The opinion of the court was delivered by: RYAN
The defendants Madison Square Garden Corporation and International Boxing Club of New York, Inc., have moved to amend the final judgment entered in this suit on July 2, 1957. The motion is addressed to Paragraph '21', which provides:
'21. Defendants International Boxing Club, Inc., an Illinois corporation, and International Boxing Club of New York, Inc., a New York corporation, are hereby ordered immediately to take appropriate steps to cause their dissolution in accordance with the laws of their respective states of incorporation.'
The motion as originally made sought modification of the final judgment (1) by eliminating the requirement of dissolution of International Boxing Club of New York, Inc., and by substituting a provision requiring a change of name from International Boxing Club of New York, Inc., to either Madison Square Garden Boxing Club, Inc., or Madison Square Boxing, Inc., and by amending Paragraphs 15 and 22 of the judgment to conform to the modifications;
or, in the alternative (2) by eliminating the requirement of dissolution of I.B.C.-N.Y. and substituting in its place a provision requiring a change of name from I.B.C.-N.Y. to Madison Square Garden Iceland Corporation, and enjoining that corporation from ever promoting any professional boxing contest. At the hearing on the motion, the first request was withdrawn and we have before us, therefore, only an application for the alternative relief.
A provision of the final judgment directed the defendants Norris and Wirtz to sell all their stock in the Madison Square Garden Corporation. After affirmance of the judgment by the Supreme Court (358 U.S. 242, 79 S. Ct. 245, 3 L. Ed. 2d 270), this Court, on February 19, 1959, approved the sale of the Norris and Wirtz stock to Graham-Paige Corporation. The ground urged to justify the relief sought is that as of August 15, 1959, I.B.C.-N.Y. had an operating deficit of approximately $ 218,000, which would be lost for federal income tax purposes if I.B.C.-N.Y. is dissolved. We have assumed, for the purposes of this motion, that this is the fact.
This tax loss, we are informed, accrued during the fiscal year ended May 31, 1959 and during the period from June 1, 1959, to August 15, 1959. The President of Graham-Paige has testified that, when he negotiated to buy the Norris and Wirtz stock, he knew there was an outstanding final anti-trust judgment requiring dissolution of I.B.C.-N.Y., and that although he had examined some financial statements of corporations related to Madison Square Garden, he was not aware of this loss in I.B.C.-N.Y. The negotiations to purchase the Garden stock took place on January 28 and 29, 1959. He further testified that the first time Graham-Paige learned of the tax loss was two or three days after on February 19, 1959, when the transfer was approved by this Court.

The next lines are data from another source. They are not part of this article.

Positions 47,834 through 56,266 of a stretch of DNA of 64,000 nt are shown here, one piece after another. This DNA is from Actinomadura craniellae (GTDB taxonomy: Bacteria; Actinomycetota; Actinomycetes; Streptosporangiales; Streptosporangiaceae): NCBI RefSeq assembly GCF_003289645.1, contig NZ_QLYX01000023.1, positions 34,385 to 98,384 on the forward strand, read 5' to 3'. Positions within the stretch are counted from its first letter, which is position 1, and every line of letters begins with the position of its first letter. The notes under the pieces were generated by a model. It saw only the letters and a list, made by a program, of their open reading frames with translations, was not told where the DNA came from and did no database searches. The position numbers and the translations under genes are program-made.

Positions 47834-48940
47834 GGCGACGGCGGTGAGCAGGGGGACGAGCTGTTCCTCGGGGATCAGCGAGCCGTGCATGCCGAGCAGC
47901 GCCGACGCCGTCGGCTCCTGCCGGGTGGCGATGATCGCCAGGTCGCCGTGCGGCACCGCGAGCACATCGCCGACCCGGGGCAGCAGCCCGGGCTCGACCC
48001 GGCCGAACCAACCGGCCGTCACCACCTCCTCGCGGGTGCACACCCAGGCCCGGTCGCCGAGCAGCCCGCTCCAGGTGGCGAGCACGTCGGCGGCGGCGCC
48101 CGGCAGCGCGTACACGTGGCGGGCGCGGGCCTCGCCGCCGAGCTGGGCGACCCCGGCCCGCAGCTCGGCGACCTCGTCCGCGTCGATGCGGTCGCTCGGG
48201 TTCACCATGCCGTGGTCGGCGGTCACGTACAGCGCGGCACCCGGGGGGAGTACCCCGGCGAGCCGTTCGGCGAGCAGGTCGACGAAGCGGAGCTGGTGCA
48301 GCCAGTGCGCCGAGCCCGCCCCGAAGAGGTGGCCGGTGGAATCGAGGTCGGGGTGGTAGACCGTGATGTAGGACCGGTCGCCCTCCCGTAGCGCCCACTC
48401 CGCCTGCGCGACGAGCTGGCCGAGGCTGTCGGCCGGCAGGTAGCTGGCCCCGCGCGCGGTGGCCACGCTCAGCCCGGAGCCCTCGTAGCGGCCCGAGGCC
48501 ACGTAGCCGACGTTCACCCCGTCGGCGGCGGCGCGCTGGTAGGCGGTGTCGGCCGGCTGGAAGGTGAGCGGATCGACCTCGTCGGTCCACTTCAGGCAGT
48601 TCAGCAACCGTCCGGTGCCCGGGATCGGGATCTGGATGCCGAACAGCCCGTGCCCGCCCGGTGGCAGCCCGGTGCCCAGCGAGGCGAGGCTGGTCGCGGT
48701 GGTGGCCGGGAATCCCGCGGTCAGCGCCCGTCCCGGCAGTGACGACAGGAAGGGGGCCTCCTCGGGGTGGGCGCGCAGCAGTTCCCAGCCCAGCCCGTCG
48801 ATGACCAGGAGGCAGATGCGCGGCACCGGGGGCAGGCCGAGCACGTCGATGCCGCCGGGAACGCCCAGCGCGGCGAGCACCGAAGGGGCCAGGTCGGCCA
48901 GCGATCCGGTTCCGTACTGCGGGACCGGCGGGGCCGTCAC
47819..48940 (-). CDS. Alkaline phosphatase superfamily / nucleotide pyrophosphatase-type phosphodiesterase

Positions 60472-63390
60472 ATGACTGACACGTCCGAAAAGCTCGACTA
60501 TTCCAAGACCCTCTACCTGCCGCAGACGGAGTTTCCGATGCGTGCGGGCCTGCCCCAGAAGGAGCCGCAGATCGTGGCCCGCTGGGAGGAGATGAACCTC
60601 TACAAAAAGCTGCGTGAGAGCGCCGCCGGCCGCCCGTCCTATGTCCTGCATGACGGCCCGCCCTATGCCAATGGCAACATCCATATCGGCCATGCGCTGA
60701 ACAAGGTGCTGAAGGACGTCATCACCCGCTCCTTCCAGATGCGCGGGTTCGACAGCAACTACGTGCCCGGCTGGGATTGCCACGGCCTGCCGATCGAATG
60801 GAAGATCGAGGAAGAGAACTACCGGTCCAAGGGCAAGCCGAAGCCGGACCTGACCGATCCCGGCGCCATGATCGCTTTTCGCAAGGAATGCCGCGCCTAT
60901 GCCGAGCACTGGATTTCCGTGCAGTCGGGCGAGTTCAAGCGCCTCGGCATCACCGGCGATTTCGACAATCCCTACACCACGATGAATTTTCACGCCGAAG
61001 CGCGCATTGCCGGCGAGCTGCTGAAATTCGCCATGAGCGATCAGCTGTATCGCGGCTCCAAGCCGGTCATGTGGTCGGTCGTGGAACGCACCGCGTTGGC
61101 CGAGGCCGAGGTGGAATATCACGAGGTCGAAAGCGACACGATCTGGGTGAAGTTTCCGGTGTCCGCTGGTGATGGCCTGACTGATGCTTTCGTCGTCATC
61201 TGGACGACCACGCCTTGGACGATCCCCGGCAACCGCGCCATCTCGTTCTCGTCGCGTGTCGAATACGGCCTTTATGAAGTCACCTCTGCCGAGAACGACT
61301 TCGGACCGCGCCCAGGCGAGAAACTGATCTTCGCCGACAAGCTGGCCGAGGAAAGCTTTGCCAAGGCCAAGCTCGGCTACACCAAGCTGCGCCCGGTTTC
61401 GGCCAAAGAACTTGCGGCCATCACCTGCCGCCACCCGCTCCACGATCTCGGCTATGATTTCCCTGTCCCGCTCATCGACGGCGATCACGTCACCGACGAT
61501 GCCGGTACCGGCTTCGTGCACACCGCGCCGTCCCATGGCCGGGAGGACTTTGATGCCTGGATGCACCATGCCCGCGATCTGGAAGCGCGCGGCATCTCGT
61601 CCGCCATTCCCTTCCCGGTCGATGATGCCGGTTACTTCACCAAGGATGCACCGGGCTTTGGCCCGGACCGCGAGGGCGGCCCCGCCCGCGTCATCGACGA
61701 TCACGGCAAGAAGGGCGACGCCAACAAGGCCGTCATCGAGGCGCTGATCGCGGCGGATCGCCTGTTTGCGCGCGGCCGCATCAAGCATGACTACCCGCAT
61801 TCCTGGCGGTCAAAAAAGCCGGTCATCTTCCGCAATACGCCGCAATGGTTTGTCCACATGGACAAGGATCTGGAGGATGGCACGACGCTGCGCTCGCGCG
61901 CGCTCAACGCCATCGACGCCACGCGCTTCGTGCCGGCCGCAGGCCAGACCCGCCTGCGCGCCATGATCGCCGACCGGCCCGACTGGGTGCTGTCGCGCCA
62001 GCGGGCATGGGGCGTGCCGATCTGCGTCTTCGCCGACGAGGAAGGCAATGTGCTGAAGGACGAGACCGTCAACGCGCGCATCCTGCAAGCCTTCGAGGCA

The following testimony was also given by him:
'Q. Do you mean that when you discussed the financial operations of I.B.C. with Mr. Wirtz you were just interested in history, what their average had been over a course of years? A. As far as I.B.C. was concerned, it was a minor influence in our interest in buying the Garden.'
The Supreme Court in United States v. Swift & Co., 1952, 286 U.S. 106, 119, 52 S. Ct. 460, 464, 76 L. Ed. 999, has stated the criteria to be considered on an application to modify a final anti-trust decree:
'No doubt the defendants will be better off if the injunction is relaxed, but they are not suffering hardship so extreme and unexpected as to justify us in saying that they are the victims of oppression. Nothing less than a clear showing of grievous wrong evoked by new and unforeseen conditions should lead us to change what was decreed after years of litigation * * *'.
We cannot say that the situation here represents a 'hardship so extreme and unexpected' as to make Graham-Paige a 'victim of oppression', or that 'a grievous wrong' has been the result of 'new and unforeseen conditions'.
It must be borne in mind that the real parties in interest on this motion are Graham-Paige and the other stockholders of Madison Square Garden Corporation. They are not the defendants in this suit and the judgment addressed itself to correct wrongs committed by the named defendants. Rarely, if ever, may it be held that one neither a party to the suit, nor a beneficiary of the decree, has standing to seek a substantial modification of the final judgment reached by the Court after trial.
Prior to the entry of the final judgment, we expressed our views concerning the two I.B.C. defendants:
'These corporations are the promotional arms of the defendants, conceived and used to enable defendants to restrain and monopolize promotion of championship boxing contests. Their assets are of but nominal value except for the goodwill attaching to their names by virtue of the conspiracy.'
On appeal, the Supreme Court, 358 U.S. 242, 79 S. Ct. 245, 255, 3 L. Ed. 2d 270, concurred in the conclusion to decree dissolution because 'the creation of ...